But work group co-chair Chris Carrillo, CEO of Metro MLS in Wisconsin, said the committee should be considering the original intent of the Clear Cooperation Policy, which NAR approved last year and requires listing brokers to submit a listing to their MLS within one business day of marketing a property to the public.
“[That policy] distinctly made a line in the sand. That line favored equal opportunity for buyers and sellers for transparency of property information, period. Anything that you do against that creates a slippery slope,” Carrillo said.
“The concerns of high-profile individuals, whether they be law enforcement, first responders, the Hollywood elite, who seek an additional layer of privacy, this can be accomplished right now under existing policy. For those who are so concerned about privacy, there’s an option for exclusive agency or exclusive office listing.
“I worry about the daylight it gives those who want to circumvent cooperation. It’s really difficult to offer transparency for a property that doesn’t have an address. How does anybody run a map search if you don’t have an address of a property? I’m sorry but Clear Cooperation and equal opportunity doesn’t just stop at a certain listing price.”
Another committee member made a motion to refer the policy back to committee, which superseded any vote on the policy amendment, and more than two-thirds of the committee members voted to send it back, tabling it for now.
The policy proposals that will go forward
The committee did approve eight policy recommendations for MLS standards, most after some debate. The first recommendation would add guidance to the NAR MLS Handbook for issuing administrative sanctions, including possible fines and discipline. The guidance would not be mandatory. The remaining recommendations would be mandatory if approved.
The second recommendation reads: “MLS Participants and Subscribers can receive no more than three (3) administrative sanctions in a calendar year before they are required to attend a hearing for their actions and potential violations of MLS rules, except that the MLS may allow more administrative sanctions for violations of listing information provided by Participants and Subscribers before requiring a hearing.”
The third recommendation would require that the MLS send a copy of all administrative sanctions against a subscriber to his or her participant (supervising broker or broker representative) and that the participant be required to attend hearings of a subscriber who has received more than three administrative sanctions within a calendar year.
The work group’s stated rationale for the recommendations was: “Participants and subscribers must be held accountable to the MLS rules. The changes also emphasize the importance of a Participant’s oversight for the actions of their affiliated subscribers.”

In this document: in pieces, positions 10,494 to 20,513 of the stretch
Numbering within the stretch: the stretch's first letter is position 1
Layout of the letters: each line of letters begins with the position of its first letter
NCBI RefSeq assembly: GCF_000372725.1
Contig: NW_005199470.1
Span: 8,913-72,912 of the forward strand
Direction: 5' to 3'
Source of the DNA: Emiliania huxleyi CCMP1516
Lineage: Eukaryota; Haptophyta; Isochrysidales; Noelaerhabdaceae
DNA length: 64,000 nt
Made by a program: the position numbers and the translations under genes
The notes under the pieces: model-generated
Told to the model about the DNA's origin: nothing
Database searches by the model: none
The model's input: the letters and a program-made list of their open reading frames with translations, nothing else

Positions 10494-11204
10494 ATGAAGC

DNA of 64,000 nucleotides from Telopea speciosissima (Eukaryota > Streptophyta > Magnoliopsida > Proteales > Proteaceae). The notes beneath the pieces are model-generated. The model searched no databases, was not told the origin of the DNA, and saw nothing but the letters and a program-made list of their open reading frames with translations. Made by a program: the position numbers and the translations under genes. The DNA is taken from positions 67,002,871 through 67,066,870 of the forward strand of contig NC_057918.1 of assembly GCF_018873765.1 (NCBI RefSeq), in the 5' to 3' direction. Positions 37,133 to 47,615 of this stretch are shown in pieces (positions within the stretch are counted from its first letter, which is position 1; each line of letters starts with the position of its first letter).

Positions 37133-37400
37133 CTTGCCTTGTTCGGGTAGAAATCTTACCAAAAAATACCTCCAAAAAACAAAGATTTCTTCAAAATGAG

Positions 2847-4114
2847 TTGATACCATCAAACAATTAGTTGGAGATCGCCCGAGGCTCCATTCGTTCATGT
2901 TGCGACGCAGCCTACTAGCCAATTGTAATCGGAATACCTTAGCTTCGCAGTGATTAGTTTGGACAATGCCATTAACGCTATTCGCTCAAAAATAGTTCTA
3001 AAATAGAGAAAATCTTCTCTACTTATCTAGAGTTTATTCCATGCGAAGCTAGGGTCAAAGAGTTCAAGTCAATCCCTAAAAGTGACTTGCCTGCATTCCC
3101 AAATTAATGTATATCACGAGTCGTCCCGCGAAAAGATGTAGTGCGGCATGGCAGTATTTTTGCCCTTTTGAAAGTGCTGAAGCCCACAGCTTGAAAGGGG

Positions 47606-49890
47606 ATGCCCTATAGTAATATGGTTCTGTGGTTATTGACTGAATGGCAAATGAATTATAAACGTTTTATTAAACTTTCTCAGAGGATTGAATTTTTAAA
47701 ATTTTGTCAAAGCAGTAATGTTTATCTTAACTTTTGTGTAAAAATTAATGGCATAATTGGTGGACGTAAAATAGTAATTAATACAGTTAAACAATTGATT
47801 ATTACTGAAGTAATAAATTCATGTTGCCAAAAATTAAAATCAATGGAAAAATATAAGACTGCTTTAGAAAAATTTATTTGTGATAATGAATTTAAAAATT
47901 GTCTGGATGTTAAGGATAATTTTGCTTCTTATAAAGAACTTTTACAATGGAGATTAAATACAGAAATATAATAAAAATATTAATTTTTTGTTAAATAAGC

Coile expanded on that during the meeting, noting that the policies would target “frequent flyers.”
“There are some people who don’t mind sanctions and so they just pay a fine and they keep doing their business. What’s fundamentally most important for the MLS is good data, accurate data. If we don’t have a good data and accurate data in our database, what are we?” he said.
“We decided that if you get three administrative sanctions in a year, you really shouldn’t be able to just keep paying the fines as a cost of doing business.”
The hearing requirement would be a deterrent, but could also be a learning opportunity for the agent as well as an opportunity to explain themselves, according to Coile. After one MLS executive questioned whether the new policies would preclude other enforcement mechanisms the MLS has developed locally, Coile said they would not.
Another MLS exec worried about “over-regulating,” while another emphasized the need for consistent rules across MLSs so that brokers know what is expected of them.
The fourth policy recommendation reads: “That MLSs be required to process a complaint without revealing the complainant’s identity and that the MLS Committee, Grievance Committee, MLS staff, or other representative serve as the complainant if the complaint is forwarded to a hearing and the original complainant does not consent to participating in the process or disclosure his or her name.”
The rationale of authorizing anonymous complaints of MLS rules is to “eliminate the stigma of bringing questionable actions and business practices of other participants and subscribers to the attention of the MLS,” according to the work group.
Bringing complaints can be a “sensitive issue” for agents who may end up working together on a home sale, according to Carrillo.